Same Sexed Couples: Tax Break

By | February 12, 2014

Same sexed tax breaks

Since 2013 same sexed couples are able to apply for joint tax returns, but there are some rules and regulations that you will need to follow.

This change has happened since the Defence of Marriage Act 2013, it allows same sexed married couples to file a joint tax return. Great news is the tax returns can be claimed and backdated for up to 3 years. This is fantastic if you have been married for any length of time. This gives all married couples the chance of fair tax breaks since 2010; it is part of equality that should have been around sooner, but at least there are positive steps in the right direction.

Rules and regulations

As with all things positive, there are some rules and regulations that you will need to consider before you are able to file a joint tax return with a same sexed marriage partner.

Regardless of your current location, your marriage will have needed to be performed in a state where same sexed marriages are legal. If the state that you got married in doesn’t legally allow these marriages then you will not be allowed to file a joint tax return.

Therefore, when you are applying to file a joint tax return you will need to provide evidence that you are legally married. It disregards the state that you reside in. If they don’t have a same sex marriage law this is irrelevant as long as you were married in a state that recognises the law, you are then eligible to file joint tax returns.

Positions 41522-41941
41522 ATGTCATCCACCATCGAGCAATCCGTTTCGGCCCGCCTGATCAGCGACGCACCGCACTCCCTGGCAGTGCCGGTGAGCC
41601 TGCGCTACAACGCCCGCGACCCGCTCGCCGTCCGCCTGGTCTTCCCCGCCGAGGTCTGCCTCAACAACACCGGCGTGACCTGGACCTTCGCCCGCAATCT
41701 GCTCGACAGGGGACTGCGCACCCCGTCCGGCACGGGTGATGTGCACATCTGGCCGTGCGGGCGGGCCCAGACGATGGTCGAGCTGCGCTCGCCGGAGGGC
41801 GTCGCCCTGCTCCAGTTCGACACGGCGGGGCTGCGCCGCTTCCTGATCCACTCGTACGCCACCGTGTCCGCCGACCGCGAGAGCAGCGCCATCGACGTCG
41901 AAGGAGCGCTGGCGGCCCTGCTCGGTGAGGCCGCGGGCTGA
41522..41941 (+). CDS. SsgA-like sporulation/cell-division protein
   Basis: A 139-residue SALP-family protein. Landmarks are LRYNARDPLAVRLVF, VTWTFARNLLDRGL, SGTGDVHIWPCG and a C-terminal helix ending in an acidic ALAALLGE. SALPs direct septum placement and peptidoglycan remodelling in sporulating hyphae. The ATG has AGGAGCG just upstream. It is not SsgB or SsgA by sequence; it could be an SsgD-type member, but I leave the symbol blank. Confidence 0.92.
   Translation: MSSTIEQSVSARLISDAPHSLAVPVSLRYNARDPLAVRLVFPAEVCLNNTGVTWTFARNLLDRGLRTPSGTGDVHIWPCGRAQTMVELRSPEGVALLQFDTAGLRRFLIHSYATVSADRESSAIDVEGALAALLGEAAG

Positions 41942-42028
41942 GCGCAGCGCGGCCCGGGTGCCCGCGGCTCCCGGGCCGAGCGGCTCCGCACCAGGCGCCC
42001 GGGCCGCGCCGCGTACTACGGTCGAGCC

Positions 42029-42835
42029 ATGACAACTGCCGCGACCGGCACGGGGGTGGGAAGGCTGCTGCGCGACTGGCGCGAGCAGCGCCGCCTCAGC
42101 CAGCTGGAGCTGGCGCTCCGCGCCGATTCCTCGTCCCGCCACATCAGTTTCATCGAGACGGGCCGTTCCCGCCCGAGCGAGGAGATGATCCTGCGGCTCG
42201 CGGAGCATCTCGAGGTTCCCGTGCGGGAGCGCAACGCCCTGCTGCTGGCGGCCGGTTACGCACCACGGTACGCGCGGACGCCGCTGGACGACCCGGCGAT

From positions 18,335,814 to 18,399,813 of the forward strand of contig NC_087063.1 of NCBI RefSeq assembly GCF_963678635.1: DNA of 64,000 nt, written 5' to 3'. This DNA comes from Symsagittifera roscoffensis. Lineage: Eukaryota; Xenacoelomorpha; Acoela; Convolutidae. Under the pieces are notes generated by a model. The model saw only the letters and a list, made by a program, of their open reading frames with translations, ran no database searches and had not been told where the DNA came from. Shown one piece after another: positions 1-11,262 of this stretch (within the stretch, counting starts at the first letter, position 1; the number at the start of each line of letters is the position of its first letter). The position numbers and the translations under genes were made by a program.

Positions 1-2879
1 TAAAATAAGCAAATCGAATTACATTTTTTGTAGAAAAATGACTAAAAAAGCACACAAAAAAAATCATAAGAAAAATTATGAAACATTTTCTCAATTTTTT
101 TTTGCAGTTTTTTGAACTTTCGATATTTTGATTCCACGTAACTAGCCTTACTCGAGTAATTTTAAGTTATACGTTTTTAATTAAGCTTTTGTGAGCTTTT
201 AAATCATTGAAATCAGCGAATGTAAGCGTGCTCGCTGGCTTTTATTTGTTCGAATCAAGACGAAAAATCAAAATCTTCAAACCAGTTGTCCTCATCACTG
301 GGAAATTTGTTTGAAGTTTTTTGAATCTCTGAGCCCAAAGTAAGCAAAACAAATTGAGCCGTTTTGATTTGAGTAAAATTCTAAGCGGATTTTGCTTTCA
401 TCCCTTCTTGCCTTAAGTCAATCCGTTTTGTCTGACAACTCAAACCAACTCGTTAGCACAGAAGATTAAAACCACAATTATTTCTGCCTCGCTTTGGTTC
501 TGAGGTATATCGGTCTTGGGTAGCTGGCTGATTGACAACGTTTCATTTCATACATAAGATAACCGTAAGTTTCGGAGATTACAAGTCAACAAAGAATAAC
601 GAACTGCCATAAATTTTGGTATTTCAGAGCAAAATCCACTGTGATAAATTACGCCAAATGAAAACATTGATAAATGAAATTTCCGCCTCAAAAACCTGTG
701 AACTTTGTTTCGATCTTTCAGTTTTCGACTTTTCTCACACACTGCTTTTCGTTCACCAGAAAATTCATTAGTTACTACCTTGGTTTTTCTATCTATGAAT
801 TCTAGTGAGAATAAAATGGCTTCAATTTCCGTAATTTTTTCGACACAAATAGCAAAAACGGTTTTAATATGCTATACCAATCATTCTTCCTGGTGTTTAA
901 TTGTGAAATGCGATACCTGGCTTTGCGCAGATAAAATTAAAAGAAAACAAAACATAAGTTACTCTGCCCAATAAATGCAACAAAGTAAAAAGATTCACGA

Be cautious

As with any potential tax breaks, sometimes this isn’t always in the claimants favour. There is the possibility that you will be required to pay back taxes, rather than getting tax relief and a subsequent overpayment for the previous 3 years’ worth of claims.

It is a great idea to get expert advice to assess your position, to see if claiming a joint tax return is going to benefit you and your unity. Even though you are married you might still find that filing individual claims means you are actually better off.


You will be able to claim for the same tax breaks that different sex married couples enjoy. The only difference will be the proof of marriage in a legal state. This might seem like a big hoop to jump through, but even married couples of different sexes still need to prove that they are legally married when they file a joint tax return. Otherwise, false tax statements could mean you can face charges and prosecution for falsifying the information provided.

If you live and work in different states this will complicate matters completely and to get the right information in your tax return you might need to seek professional help.

Therefore, the change in the law has allowed the filling of same sex joint tax returns and with it backdated, this recognises the unions of two people, regardless of the sex of those involved. This is a positive step forward in the rights of all individuals that are living in the USA.



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